We’re formally changing our name to “Huck Air” later this afternoon.

Nah, just thought this deserved its own post since the most extended treatment of our new frontrunner’s campaign that I’ve seen thus far. It’s long but reads fast, emphasizing how Huck’s turned a very few political loaves and fishes — no money, no organization, but the right religious credentials and a few superb debate performances — into a political feast for multitudes of social cons. The quote about Mormons supposedly believing Jesus and Satan are brother comes from this piece but it’s less interesting than a few others. I’ll give you two and then you’re on your own.

At lunch, when I asked him who influences his thinking on foreign affairs, he mentioned Thomas Friedman, the New York Times columnist, and Frank Gaffney, a neoconservative and the founder of a research group called the Center for Security Policy. This is like taking travel advice from Little Red Riding Hood and the Wolf, but the governor seemed unaware of the incongruity.

There’s one. Here’s two:

Governor Huckabee promises that this [Fair Tax, i.e. national sales tax,] plan would be ‘‘like waving a magic wand, releasing us from pain and unfairness.’’ Some reputable economists think the scheme is practicable. Many others regard it as fanciful. (For starters, it would require repealing the 16th Amendment to the Constitution.) In any case, the Fair Tax proposal is based on extremely complex projections.

Huckabee does not have an impressive grasp of its details. When I suggested, for example, that consumers might evade the tax simply by acquiring goods and services for cash on the black market, he seemed genuinely surprised.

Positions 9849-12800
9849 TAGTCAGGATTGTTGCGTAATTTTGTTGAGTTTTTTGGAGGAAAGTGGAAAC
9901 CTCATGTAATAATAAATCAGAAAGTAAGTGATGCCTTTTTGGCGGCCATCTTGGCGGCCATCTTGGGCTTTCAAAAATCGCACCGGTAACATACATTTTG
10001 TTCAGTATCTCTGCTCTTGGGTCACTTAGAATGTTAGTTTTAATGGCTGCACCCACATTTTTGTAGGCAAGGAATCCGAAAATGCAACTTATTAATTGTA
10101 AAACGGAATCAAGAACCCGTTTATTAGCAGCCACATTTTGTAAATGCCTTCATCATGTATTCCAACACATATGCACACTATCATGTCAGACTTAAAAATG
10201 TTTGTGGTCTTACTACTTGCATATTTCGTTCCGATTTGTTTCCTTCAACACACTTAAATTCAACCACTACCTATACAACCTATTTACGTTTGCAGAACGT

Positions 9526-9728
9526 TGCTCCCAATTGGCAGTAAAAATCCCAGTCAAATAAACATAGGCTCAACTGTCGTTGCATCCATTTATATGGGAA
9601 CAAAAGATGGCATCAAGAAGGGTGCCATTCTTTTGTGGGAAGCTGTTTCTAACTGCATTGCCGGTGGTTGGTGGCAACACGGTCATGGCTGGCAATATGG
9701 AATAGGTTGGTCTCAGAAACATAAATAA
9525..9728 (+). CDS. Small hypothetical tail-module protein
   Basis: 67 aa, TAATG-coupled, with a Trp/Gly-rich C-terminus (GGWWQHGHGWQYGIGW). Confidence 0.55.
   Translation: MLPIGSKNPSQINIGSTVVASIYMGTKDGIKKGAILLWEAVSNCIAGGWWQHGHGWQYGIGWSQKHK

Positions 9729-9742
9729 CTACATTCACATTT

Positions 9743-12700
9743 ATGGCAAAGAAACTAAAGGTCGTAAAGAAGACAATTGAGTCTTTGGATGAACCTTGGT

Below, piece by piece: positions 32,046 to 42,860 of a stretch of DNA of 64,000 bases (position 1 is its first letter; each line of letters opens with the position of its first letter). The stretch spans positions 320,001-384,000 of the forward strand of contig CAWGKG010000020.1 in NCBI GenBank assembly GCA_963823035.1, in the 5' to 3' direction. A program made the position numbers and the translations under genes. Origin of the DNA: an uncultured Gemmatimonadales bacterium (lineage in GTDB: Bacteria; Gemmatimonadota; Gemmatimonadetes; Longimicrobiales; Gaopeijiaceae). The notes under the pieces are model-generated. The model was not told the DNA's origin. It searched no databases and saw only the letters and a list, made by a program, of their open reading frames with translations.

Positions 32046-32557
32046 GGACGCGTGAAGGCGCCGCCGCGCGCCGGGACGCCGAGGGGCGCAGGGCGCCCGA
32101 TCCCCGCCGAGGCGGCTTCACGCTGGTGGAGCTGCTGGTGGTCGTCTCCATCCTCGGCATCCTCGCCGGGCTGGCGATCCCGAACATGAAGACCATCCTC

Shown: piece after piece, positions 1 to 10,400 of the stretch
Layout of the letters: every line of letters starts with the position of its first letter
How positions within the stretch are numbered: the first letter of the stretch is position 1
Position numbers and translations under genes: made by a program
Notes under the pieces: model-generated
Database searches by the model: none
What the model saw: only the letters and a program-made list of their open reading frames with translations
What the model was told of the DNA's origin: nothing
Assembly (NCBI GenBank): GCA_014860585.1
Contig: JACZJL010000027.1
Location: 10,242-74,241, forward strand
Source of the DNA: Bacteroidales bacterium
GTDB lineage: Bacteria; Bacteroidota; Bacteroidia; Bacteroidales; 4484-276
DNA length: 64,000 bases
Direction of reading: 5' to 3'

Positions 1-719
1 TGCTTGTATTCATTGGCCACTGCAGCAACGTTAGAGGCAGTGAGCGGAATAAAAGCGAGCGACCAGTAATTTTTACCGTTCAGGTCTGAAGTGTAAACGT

The guy’s a lightweight, albeit a charismatic one. Pity Romney, who’s pretty universally recognized as an exceptionally able manager and businessman, trying to impress his competence upon voters who, per the Times piece, are voting the way they are because “Huckabee’s a moral man. He’s a preacher. And he lost a hundred pounds.”

If you’re strapped for time, scroll down to not quite the halfway point and read about Huck’s frustration with evangelical leaders like Richard Land and Dobson for not endorsing him. The Times’s theory, that they’re reluctant to elevate a fellow minister to a position of greater authority than they themselves have, seems unpersuasive. I think they’re still worried that he can’t win, but if he takes Iowa and then surprises in Michigan, they’ll have no choice but to come around; they don’t want to get on the wrong side of their own followers, which, like I said yesterday, is probably also why Rush and Hannity aren’t pushing hard for anyone. Nothing proves one’s lack of clout than to issue a purported kingmaking endorsement and have it politely ignored.

Exit quotation from Huck, commenting on his disappointment with the lack of Christian endorsements: “They make ‘electability’ their criterion. But I am a true soldier for the cause. If my own abandon me on the battlefield, it will have a chilling effect.” For more on that chilling effect, whether real or rhetorical, see the end of this morning’s post.